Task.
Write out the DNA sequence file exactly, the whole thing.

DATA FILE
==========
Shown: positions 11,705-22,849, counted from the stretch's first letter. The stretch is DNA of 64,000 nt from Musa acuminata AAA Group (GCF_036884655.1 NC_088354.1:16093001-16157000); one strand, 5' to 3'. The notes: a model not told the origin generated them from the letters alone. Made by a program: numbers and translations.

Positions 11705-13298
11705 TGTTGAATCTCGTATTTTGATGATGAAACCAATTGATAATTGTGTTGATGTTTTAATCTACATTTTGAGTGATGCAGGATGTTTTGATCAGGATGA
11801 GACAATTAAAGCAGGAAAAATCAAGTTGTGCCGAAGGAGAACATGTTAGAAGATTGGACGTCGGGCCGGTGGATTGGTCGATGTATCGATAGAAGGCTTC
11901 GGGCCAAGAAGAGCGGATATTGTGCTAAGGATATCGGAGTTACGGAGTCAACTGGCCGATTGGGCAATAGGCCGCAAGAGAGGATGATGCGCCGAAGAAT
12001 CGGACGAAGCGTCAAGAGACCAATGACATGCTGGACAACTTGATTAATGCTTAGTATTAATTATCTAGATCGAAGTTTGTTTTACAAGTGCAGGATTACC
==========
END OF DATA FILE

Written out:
Shown: positions 11,705-22,849, counted from the stretch's first letter. The stretch is DNA of 64,000 nt from Musa acuminata AAA Group (GCF_036884655.1 NC_088354.1:16093001-16157000); one strand, 5' to 3'. The notes: a model not told the origin generated them from the letters alone. Made by a program: numbers and translations.

Positions 11705-13298
11705 TGTTGAATCTCGTATTTTGATGATGAAACCAATTGATAATTGTGTTGATGTTTTAATCTACATTTTGAGTGATGCAGGATGTTTTGATCAGGATGA
11801 GACAATTAAAGCAGGAAAAATCAAGTTGTGCCGAAGGAGAACATGTTAGAAGATTGGACGTCGGGCCGGTGGATTGGTCGATGTATCGATAGAAGGCTTC
11901 GGGCCAAGAAGAGCGGATATTGTGCTAAGGATATCGGAGTTACGGAGTCAACTGGCCGATTGGGCAATAGGCCGCAAGAGAGGATGATGCGCCGAAGAAT
12001 CGGACGAAGCGTCAAGAGACCAATGACATGCTGGACAACTTGATTAATGCTTAGTATTAATTATCTAGATCGAAGTTTGTTTTACAAGTGCAGGATTACC